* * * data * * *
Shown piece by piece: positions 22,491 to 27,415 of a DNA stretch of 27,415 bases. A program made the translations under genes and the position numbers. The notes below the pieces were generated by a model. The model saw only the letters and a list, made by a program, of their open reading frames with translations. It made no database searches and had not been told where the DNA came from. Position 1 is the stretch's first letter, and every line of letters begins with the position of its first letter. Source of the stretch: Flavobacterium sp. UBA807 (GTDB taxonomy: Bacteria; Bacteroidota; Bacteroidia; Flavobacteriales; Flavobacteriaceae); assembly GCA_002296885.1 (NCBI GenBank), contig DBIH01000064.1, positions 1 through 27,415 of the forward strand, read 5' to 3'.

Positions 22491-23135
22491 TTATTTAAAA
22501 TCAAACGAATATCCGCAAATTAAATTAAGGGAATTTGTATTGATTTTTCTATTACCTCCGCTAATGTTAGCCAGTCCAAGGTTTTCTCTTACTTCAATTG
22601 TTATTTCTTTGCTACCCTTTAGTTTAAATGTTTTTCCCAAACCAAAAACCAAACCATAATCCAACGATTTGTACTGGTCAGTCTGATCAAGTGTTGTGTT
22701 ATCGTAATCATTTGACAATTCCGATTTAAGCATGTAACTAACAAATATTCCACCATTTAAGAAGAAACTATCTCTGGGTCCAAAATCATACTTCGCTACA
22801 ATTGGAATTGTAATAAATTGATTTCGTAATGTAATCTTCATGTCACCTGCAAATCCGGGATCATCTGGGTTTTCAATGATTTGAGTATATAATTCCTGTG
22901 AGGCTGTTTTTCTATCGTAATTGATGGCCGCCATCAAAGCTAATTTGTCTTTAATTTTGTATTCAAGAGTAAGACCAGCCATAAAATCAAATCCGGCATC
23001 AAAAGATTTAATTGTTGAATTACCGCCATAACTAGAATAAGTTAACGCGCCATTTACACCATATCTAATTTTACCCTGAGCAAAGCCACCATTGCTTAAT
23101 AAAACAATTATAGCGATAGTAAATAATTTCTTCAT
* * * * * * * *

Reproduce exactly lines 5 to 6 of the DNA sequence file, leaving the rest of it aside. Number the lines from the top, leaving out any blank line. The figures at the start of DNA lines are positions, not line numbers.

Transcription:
22601 TTATTTCTTTGCTACCCTTTAGTTTAAATGTTTTTCCCAAACCAAAAACCAAACCATAATCCAACGATTTGTACTGGTCAGTCTGATCAAGTGTTGTGTT
22701 ATCGTAATCATTTGACAATTCCGATTTAAGCATGTAACTAACAAATATTCCACCATTTAAGAAGAAACTATCTCTGGGTCCAAAATCATACTTCGCTACA